This went on for a couple of years and she had plenty of little squirrels.
One day we came home and there was a squashed squirrel in the road. We never saw her again 🙁Posted 4 years agoLeeWSubscriber
Mum’s neighbour runs a hedgehog hospital, I grew up helping out, nursing hogs, sometimes badgers and foxes too. When I moved out I would reguarly take hogs over winter and release them on to the nature reserve I lived on. Sometimes we’d have a dozen or more in the shed – looking after my bikes bless them.
One year I had a youngster who must have had a little grey matter missing. She was found roaming around in the day time walking in circles, only wieghing 150g or so. After treating her and trying to fatten her up, we noticed she craved human contact and was only active during the day, there was no way we could let her go back to the wild so we had to keep her. Bless her, she’d curl up on my lap and sleep – she’d snore which was flipping hilarious! I’d hand feed her, she’d quite happily have a tickle, would run from her hutch when I got home from work to greet me. She’d sometimes try and curl up with the dogs but for obvious reasons she wasn’t that welcome! I loved that thing and was pretty upset when she died.Posted 4 years agoCountZeroMember
Place I used to work was on the edge of the industrial estate and backed onto open fields, with a small stretch of grass and a hedge the other side of our car park fence, so used to see all sorts of wildlife, like snipe, hares, sparrrowhawks, pheasants, etc.Posted 4 years ago
We started putting bird seed out, which got several pheasants coming regularly, including one spectacular blue-green bird.
I’d get in a bit early to give the studio a once-over, and put the seed out, and one cock pheasant started to recognise my car coming in, and would fly up onto the fence and wait for me, so I’d put seed along the top rail and on the post, and he’d sit there and let me get up close, so I tried holding out seed in my hand; I was stunned when he happily took seed from me! Went on for ages, then he just disappeared, so I guess the inevitable happened. It was great while it lasted, having a wild creature give you it’s trust.butcherMember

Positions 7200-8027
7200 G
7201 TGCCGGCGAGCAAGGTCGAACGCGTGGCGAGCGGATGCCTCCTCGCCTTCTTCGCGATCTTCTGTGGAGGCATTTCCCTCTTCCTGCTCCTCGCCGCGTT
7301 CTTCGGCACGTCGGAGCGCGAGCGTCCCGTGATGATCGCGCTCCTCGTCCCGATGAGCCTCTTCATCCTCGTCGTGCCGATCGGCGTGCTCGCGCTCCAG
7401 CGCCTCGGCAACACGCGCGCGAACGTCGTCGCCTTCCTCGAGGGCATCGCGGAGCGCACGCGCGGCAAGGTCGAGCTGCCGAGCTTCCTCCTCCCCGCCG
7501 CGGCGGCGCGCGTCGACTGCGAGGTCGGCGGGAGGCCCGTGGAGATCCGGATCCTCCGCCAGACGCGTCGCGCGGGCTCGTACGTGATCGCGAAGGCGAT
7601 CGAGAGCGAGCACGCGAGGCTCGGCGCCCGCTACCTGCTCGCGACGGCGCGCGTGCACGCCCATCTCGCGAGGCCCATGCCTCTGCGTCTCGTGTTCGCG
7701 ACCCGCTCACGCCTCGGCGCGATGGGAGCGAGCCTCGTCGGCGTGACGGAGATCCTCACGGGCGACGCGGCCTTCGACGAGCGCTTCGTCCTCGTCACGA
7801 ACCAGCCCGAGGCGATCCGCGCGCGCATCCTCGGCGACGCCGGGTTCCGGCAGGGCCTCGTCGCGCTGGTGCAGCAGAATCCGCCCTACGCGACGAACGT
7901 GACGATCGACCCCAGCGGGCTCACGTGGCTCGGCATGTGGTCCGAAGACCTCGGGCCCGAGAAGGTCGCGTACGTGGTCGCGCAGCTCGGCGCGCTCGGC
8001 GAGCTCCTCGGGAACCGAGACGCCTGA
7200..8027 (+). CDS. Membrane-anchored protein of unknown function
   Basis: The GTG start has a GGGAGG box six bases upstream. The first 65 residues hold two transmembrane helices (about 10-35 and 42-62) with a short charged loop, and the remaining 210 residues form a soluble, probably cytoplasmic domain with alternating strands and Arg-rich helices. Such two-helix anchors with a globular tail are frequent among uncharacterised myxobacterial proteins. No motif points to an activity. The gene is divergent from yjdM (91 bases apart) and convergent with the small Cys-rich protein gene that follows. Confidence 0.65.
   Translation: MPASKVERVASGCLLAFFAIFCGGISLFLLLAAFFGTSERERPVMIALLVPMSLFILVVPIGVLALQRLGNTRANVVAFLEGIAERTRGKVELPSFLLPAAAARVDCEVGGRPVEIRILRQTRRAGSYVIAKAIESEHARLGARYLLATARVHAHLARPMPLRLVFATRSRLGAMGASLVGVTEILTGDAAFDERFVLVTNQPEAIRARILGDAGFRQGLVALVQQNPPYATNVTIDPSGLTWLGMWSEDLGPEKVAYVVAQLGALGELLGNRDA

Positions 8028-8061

A little mouse lived in our shed once. It made a home in my dad’s Carradice saddle bag, as it happens. Used to go out and leave bits of cheese for the little fella (I have no idea if cheese is actually good for mice…) and a bit of water. Then one day it just wasn’t there any more.Posted 4 years agomaccruiskeenSubscriber
Used to have a wren in one of my old workshops that would keep me company – it was an old stone barn and quite cluttered and cobwebby. He’d perch nearby when I was working and any time I moved any furniture or materials he’d come and join me to see if I’d disturbed and spiders or insects he could eat. Used to call him Little Ronnie No-Neck, which caused a bit of a situation when my GF at the time decided to start collecting all the flies from the office insect-o-cuter in envelopes and post them to him….. or rather, to inadvertently post them to my next-door neighbour and landlord, called Ron.
Have swallows (seasonally) at my current workshop – the door has two cat flap sized cutouts in it – one at the bottom for chickens to come and go and one at the top for swallows
In the house, spiders generally get shown the door (then hitch a lift back in with the firewood) but Cellar Spiders are very welcome and we’ve watched several generations grow up in the house over the last few years – the young ones are so gossamer delicate that you can barely see them. Almost invisible spiders floating in completely invisible webs. In contrast, in the shed with the bikes theres another spider so big we call him Mr CloverfieldPosted 4 years agoJCLMember
We have racoons in the garden every night (BC) but you can’t feed them as they’re without doubt the smartest 4 legged animal I’ve ever seen and will be cashing your paycheck within days. We did put a couple of eggs out for them once as I didn’t believe the wife. Turns out you put a bowl of water out too and they crack the top of the egg without spilling a drop, sit upright and drink it with their two front paws and then they wash their paws in the bowl of water afterwards. Bloody ridiculous!
If I had the time I would do a documentary on the ones in the local park who walk from feeding spot to feeding spot, single file, and use the zebra crossings when they cross the single lane roads!Posted 4 years ago